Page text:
In the death of William E. Cordill, Toledo experienced the loss of a valued and valuable citizen. A lawyer by
profession, he was held high in the esteem of his associates at. the bar, while his activities in the political
field and his energetic enthusiasm in forwarding any movement for the betterment of the city caused him to be looked
upon as one of Toledo's foremost residents.
A native of Indiana, he was born on a farm at South Whitley, August 15, 1869, his parents being William and Martha
(Norris) Cordill. He attended the public schools of South Whitley and of North Manchester and when he had completed
his high school course by graduation he matriculated in Valparaiso University, Valparaiso, Indiana, where he entered
upon a commercial course but as his work developed he found his greatest pleasure in subjects pertaining to the
law and changed his line of study, being graduated ultimately with the degree of LL. B., in 1894. He was soon afterward
admitted to practice at the bars of both Indiana and Ohio. In the same year he came to Toledo with one of his former
classmates, Edward H. Ray, and together they opened offices, forming a partnership under the style of Ray &
Cordill. Their first location was in the Alma block, where they remained for two years and then removed to the
National Union building, where they continued their offices for twenty years, or until the structure was torn down
to make way for the present Lasaile and Koch store building. Later the firm had offices on the fourth floor of
the Ohio building and were there located when Mr. Cordill so suddenly passed away, January 31, 1917, his death
being occasioned by a form of bronchial trouble.
Mr. Cordill was ever interested in political matters and became a factor in local affairs. On the 1st of January,
1914, he was appointed by former Mayor Carl H. Keller a member of the civil service commission, of which he became
president. In 1913 he was defeated in the race for congress by General Isaac R. Sherwood. Mr. Cordill was campaign
manager at the time of the election of Carl H. Keller as Toledo's mayor in 1914. During the next mayoralty campaign.
in 1915, he gave his suppor.t to former Police Chief Murphy, who was defeated by Charles M. Milroy. Mr. Cordill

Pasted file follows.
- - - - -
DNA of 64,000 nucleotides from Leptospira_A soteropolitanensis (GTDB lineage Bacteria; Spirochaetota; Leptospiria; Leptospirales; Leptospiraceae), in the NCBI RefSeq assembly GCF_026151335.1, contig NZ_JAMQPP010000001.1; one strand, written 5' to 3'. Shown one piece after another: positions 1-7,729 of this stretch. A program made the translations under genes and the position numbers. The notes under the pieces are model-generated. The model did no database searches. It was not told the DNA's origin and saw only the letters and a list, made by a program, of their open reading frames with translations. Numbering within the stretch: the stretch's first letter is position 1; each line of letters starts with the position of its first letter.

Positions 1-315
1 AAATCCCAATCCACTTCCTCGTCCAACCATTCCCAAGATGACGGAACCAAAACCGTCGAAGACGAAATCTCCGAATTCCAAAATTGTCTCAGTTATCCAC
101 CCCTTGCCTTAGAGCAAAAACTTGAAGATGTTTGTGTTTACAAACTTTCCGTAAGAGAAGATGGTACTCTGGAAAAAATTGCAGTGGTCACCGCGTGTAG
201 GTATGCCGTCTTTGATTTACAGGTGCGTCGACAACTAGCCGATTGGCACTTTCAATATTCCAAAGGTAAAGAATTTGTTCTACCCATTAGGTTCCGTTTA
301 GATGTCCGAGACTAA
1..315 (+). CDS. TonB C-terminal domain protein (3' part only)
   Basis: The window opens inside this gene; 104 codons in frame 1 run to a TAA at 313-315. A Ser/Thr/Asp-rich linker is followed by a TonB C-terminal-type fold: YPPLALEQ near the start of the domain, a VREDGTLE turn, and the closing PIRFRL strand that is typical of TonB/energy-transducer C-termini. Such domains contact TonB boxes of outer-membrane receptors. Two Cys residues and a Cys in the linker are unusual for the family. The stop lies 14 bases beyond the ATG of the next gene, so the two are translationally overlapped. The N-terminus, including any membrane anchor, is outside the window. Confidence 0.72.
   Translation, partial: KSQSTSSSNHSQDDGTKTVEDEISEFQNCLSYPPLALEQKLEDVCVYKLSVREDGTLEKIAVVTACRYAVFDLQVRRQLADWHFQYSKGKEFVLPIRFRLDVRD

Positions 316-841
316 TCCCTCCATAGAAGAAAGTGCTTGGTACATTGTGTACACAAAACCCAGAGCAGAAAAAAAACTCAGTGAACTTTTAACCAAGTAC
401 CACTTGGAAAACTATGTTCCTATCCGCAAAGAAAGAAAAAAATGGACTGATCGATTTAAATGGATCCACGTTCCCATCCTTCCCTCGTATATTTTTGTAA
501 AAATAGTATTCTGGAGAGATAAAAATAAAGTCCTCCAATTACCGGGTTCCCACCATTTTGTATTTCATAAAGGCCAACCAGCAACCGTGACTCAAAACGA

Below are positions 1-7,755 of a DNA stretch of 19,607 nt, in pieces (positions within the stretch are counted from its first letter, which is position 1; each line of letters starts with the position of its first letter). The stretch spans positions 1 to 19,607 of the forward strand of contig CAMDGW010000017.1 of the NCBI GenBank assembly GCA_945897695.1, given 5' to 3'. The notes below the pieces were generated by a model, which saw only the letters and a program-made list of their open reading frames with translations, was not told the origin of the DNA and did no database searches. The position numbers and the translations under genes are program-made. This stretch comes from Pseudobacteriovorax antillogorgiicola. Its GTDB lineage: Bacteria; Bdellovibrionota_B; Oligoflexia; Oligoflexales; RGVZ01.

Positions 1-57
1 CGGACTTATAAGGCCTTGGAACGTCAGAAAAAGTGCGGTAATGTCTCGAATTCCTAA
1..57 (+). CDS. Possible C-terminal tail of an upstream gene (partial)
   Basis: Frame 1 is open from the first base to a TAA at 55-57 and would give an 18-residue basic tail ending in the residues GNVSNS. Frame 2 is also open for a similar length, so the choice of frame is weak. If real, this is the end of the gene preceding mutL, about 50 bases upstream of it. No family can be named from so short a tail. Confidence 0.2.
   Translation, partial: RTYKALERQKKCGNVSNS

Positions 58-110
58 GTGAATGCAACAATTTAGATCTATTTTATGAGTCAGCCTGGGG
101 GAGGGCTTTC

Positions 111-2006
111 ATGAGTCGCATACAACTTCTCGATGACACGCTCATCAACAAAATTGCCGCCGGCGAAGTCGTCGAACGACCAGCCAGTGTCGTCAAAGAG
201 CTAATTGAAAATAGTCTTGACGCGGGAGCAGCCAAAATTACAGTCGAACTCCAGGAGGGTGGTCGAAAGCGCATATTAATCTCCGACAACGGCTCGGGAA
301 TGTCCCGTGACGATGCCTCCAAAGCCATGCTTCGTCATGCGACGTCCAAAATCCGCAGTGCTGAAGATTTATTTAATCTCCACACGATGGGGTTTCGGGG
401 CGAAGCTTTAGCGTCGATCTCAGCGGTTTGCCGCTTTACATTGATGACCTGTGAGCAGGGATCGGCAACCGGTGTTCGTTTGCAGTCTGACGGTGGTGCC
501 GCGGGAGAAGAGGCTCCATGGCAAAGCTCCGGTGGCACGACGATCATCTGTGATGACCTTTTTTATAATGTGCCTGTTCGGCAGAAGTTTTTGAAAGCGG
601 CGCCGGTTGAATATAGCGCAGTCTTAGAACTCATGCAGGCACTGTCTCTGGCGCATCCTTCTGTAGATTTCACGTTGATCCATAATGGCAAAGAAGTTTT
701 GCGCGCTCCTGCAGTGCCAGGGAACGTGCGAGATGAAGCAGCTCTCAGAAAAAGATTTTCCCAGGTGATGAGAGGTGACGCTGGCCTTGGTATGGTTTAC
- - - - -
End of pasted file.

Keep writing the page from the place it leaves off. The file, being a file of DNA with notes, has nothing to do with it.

served as a member of the state central committee and was enthusiastic in the affairs of the republican party,
doing everything in his power to promote its growth and secure the adoption of its principles.
On the 27th of November, 1895, Mr. Cordill was tharried to Miss Emily Catharine Ward, a daughter of the Rev. Philip
J. and Emily (Boot) Ward. She was born in England and when a year old was brought by her parents to America. Her
father filled several successful pastorates in Ohio and Indiana, becoming pastor of the First Baptist church in
Toledo in 1893, where he continued his labors for several years. Philip J. Ward . was a stronE preacher and a sturdy
defender of his faith. Few opponents could stand before him in an argument upon any religious question. He was
universally respected and deeply loved and even revered by those who knew him well. He went from Toledo to Los
Angeles, California, where he became pastor of one of the Baptist churches of that city and there died in 1904.
Mrs. Cordill acquired her education in the public schools of Columbus and of Cincinnati, Ohio. By her marriage
she has become the mother of four children: Emily R., living at home, is a graduate nurse of the Robinwood Hospital
and at present is a public health nurse; Annie Norris, who was a graduate of Dr. Law's Kindergarten Training School
of Toledo, is now the wife of John Van Cleve Gardner of this city, and they have one son, Robert George; Ward E.
is connected with Hull Brothers Umbrella Company; and Rachel E. completes the f amily. Mrs. Cordill is prominent
in the work of the church, is president of the Woman's Society and president of the Riverside Woman's Christian
Temperance Union. She is also interested in politics and served as one of the election judges for two years.
Mr. Cordill was a consistent member of the Riverside Baptist church, in which he served as deacon, while for fifteen
years prior to his death he occupied the position of Sunday school superintendent. He was also a stanch temperance
worker and this may have occasioned his defeat for congress, winning him the opposition of the anti temperance
element. He always stood loyally for his honest convictions, however, no matter at what personal sacrifice. He
was president of the Toledo Baptist Union and no good work done in the name of charity or religion sought his aid
in vain. He belonged to Barton Smith Lodge, No. 613, F. & A. M., to Concord Lodge of the Knights of Pythias
and to Wapakonica Lodge, No. 38, I. O. O. F. Mr. Cordill was always a great reader, an earnest student and a deep
thinker and his opinions on many subjects were sought by his fellow townsmen, who considered his position to be
at all times tenable. He was a gifted public speaker, tactful, witty, entertaining and instructive and on many,
occasions was called upon to address the public. He was also an enthusiastic golf player, a member of the Toledo
Golfs Club, a member of the Inverness Club and the Lincoln Republican Club. In every relation of life he enjoyed
the goodwill and confidence of those with whom he came into contact and as his aid and influence were ever given
On the side of progress and improvement his worth as a man and citizen wás widely acknowledged.
Toledo and Lucas County, Ohio
BY: John M. Killits, A.M., LL.D.
S. J. Clarke Publishing Company
Chicago and Toledo
Lucas County, Ohio Biographies
For all your genealogy needs visit Linkpendium